LEICESTER, United Kingdom – Despite continuing to suffer from what the Vatican has described as a lung inflammation that’s forced him to curtail his schedule and skip an international trip, Pope Francis nevertheless met Wednesday with members of the Scottish soccer team Celtic on Wednesday, a day after they played the Rome soccer team Lazio in the UEFA Champions League.
Celtic Football Club is the traditionally Catholic team Glasgow, one of Scotlands largest cities. It has a fierce rivalry with Rangers, which is traditionally Protestant.
The two teams dominate Scotland’s soccer league, but Scottish flags – which can be found almost everywhere else in the country – are not common in the teams’ stadiums: Celtic fans fly the Irish tri-color, while Rangers fans fly the Union Jack or even the Northern Irish flag. As late as the 1980’s, Rangers had an unofficial ban on Catholics playing for them.
Their matches – the two teams meet several times a year – often lead to anti-religious verbal abuse and even violence.
Francis said he was pleased to welcome Celtic to the Vatican, noting their 2-0 loss to Lazio.
“While it is true that winning rather than losing a match is always preferred, it is not the most important aspect! More vital is the example you give when winning or losing, both on and off the field,” the pope said.
“An example that embodies the virtues of courage, perseverance, generosity and respect for the God-given dignity of others. Indeed, Celtic Football Club was founded in 1887 with the specific goal of alleviating poverty in the City of Glasgow. This was truly a charitable undertaking for the sake of the most needy of our brothers and sisters.”
“Yet, how much the world of football has changed since then. In particular, the financial footprint of the ‘Beautiful Game’ has greatly increased, and at times can risk making football only attractive for reasons of monetary profit,” Francis continued.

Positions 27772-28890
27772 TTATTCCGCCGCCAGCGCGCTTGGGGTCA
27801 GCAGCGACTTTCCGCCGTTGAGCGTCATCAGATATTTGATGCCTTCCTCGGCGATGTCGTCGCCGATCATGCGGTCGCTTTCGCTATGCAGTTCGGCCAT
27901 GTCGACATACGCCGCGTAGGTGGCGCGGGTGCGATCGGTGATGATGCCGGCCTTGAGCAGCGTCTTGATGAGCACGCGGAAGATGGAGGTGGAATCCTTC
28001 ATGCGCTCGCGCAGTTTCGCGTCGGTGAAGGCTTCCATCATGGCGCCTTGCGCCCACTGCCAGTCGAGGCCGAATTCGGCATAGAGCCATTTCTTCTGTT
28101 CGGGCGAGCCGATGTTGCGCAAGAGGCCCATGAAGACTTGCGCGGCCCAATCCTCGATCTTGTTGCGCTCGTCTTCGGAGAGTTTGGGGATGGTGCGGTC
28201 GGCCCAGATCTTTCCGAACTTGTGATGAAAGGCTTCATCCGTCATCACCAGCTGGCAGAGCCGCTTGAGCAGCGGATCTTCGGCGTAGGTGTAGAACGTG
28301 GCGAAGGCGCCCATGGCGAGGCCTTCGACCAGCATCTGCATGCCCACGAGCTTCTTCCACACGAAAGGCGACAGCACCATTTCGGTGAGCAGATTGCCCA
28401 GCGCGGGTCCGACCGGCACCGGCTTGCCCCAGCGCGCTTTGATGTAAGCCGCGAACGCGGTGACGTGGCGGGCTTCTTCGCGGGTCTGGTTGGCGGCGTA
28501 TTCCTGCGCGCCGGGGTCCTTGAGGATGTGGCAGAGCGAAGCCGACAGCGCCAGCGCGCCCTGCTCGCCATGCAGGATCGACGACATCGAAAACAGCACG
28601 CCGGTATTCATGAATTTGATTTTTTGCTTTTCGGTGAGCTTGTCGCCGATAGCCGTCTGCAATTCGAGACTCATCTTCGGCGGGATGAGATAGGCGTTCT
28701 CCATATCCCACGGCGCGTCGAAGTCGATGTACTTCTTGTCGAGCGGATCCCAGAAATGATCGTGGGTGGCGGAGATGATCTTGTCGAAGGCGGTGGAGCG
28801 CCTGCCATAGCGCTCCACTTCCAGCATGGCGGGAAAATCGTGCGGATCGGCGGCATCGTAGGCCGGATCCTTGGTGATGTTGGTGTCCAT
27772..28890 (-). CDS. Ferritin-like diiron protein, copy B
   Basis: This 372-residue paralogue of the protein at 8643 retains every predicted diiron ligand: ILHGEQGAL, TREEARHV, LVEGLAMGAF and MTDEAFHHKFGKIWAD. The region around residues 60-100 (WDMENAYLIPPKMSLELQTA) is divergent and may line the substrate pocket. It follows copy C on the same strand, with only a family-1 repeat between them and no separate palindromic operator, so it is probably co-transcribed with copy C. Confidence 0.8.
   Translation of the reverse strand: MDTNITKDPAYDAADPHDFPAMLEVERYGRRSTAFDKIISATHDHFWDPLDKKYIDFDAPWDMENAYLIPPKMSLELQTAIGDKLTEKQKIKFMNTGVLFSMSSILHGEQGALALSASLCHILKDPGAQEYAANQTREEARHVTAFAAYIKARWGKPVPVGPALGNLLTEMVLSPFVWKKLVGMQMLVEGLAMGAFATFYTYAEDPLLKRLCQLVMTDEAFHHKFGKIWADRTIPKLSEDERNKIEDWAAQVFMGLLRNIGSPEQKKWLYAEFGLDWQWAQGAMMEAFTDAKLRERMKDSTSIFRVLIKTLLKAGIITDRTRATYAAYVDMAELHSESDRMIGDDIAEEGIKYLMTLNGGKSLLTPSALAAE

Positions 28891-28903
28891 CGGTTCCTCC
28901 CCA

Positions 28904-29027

“The valued legacy of your club, then, places a heavy responsibility upon your shoulders, reminding you to be good role-models, especially for young people. The standards you are called to set concern not only your abilities as sportsmen and the classic qualities required to excel, but are also about your personal integrity. In this regard, men and women should see in you not just fine footballers but also people of kindness, big-hearted men who know how to be wise stewards of the many benefits you receive from your privileged positions within society,” he said.
“With these brief remarks, I pray that you will continue to remember and bear witness to everything that makes sport genuinely good and noble. May Almighty God bless each of you and your families. I wish you a safe journey home to Scotland, and ask you, please, to pray for me!” Francis added.
After Celtic Chairman Peter Lawwell presented a Celtic Cross to the pope, Francis continued his statement.
“I wanted to say one thing to you. In sport, the most beautiful thing is gratuitousness, that beauty of playing together,” he said.
“Please, never lose the amateur spirit! This is the beautiful thing: The amateur spirit, where sport is for sport. This means a great deal. Thank you for this. It doesn’t matter if we have won or if we have not won, it doesn’t matter. Everyone struggles to win, but victory is not the goal, that can be defeat: Victory is the entire process of playing together, playing as a team. Maintain the amateur spirit. That is the most beautiful thing about sport. Thank you for this visit,” Francis said.
Celtic manager Brendan Rodgers presented the pope with a Celtic home shirt signed by the squad, with “Francis” written on the back.
At the end of the meeting, the pope added a small nod towards Scotland’s own “Uisge Beatha” – the name for whiskey in Irish: “And a final piece of advice. It has come to my attention that you have in your land a very important specialty, a special ‘milk’ … A little is fine!”